And when they did find a man, as Holmes picked out Bauer at the far post from a corner with five minutes to play, the resulting effort on goal was uninspiring. An acceptance of disappointment heard in the sighs around the ground as Fulton plucked the German centre-back’s header out the air.

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In fact, it wouldn’t have been surprising to the home supporters, so used to disappointment, had Chesterfield managed to steal victory. Ariyibi bursting forward for quite possibly the first time during the half to be on the receiving end of a Spirite break, but his resulting effort was fairly tame, and Rudd got down well to save.

An immediate move down the other end, but the volume of excitement as Holmes made another burst down the flank definitely lower than it would have been had he made the same move at the start of the half. Too many attempts to exploit the wide areas, and pick out a man in the middle, had resulted in failure.

But Holmes’ delivery was a useful one, perfect for Novak, who had moved away from his man in excellent fashion, with the striker producing a glancing header with the pace and accuracy to mean there were unexpected cries of celebration before the ball had even crossed the line.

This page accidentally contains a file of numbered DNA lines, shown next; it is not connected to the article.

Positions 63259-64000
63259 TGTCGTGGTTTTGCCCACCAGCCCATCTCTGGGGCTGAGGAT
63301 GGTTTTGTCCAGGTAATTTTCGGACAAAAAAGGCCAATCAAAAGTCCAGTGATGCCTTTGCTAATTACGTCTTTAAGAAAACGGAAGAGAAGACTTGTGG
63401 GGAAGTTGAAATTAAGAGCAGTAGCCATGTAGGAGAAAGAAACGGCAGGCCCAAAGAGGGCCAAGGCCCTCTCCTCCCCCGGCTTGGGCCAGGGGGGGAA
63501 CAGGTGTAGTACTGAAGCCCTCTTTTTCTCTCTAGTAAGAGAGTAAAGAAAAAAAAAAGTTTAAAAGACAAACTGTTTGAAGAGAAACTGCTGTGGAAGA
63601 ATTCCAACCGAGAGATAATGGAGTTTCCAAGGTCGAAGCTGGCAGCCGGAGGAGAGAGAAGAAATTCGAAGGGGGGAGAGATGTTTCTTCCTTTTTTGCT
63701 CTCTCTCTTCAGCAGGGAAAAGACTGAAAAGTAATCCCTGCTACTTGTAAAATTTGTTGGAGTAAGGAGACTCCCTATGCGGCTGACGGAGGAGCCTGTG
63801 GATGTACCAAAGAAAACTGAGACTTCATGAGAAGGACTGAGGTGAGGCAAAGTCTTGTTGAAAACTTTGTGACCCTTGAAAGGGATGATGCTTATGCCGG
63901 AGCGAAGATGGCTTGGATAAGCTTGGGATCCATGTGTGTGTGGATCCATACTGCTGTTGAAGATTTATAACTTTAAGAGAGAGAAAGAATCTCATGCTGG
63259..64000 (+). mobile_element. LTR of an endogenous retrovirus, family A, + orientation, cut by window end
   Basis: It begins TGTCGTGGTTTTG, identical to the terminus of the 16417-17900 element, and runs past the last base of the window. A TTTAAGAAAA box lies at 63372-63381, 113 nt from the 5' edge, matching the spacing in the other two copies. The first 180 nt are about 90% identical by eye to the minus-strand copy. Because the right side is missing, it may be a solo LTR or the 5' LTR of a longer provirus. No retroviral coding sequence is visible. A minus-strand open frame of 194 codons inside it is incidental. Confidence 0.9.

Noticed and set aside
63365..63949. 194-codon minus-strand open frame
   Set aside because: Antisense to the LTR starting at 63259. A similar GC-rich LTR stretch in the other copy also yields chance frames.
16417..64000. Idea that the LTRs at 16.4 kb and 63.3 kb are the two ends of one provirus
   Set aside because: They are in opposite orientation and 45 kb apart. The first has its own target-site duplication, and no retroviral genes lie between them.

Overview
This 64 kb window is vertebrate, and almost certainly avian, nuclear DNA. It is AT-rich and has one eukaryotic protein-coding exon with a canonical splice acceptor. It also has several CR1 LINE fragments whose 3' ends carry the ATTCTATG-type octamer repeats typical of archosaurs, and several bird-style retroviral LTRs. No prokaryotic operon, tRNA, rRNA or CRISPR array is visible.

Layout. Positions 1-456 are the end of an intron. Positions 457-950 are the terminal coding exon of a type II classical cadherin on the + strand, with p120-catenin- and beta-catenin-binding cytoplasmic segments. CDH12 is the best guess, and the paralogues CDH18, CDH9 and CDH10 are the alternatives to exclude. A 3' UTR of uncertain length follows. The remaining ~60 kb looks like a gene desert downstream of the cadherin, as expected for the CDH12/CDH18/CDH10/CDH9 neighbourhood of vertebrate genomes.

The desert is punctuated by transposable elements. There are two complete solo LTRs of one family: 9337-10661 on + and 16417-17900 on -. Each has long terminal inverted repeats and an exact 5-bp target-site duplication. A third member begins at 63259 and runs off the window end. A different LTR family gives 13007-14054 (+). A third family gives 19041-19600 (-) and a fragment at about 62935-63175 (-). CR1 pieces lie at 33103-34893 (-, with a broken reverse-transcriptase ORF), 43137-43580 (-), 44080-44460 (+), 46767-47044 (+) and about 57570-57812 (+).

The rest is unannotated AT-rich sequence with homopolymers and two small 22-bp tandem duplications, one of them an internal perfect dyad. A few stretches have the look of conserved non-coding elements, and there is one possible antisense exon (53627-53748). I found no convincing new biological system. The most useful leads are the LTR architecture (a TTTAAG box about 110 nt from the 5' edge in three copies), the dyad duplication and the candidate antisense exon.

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An element of surprise in the response, with the goal interrupting a sense of certain frustration, but so too was there huge relief. Supporters spared the embarrassment and anger that would come with failing to defeat such a lowly side, while those on the pitch found a reward for the effort shown in periods of the second half, and a platform from which to release frustrations. Novak’s hand held to his ear, and Crofts aggressive in his interaction with the Covered End.

Alas, though a goal scored with five minutes to play and in such circumstances, felt like a winner, there was still time for frustration to return. For Novak to turn from hero to villain, as he wasted a glorious chance to double Charlton’s lead having been teed up by Botaka’s wonderful flick and resultant cut back.

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In fact, in the three minutes of additional time added, the pattern of the game had very much reversed. Chesterfield pressing forward, Charlton sitting deep, half determined and half hopeful to maintain what they had.

But, in truth, it was through good fortune that the Addicks did not concede in that period of stoppage-time. O’Shea’s effort taking a wicked deflection, wrong-footing Rudd, and only narrowly flashing wide of the post. A relief greater than seeing Novak’s header find the back of net upon realising O’Shea’s effort had gone behind.

Relief, too, when the final whistle was ultimately blown. A victory that Slade’s side made hard work of, reflected in the fact that full-time was so desperately pleaded for, and an unconvincing performance, but a victory nonetheless.

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A victory, therefore, from which mixed feelings are taken from.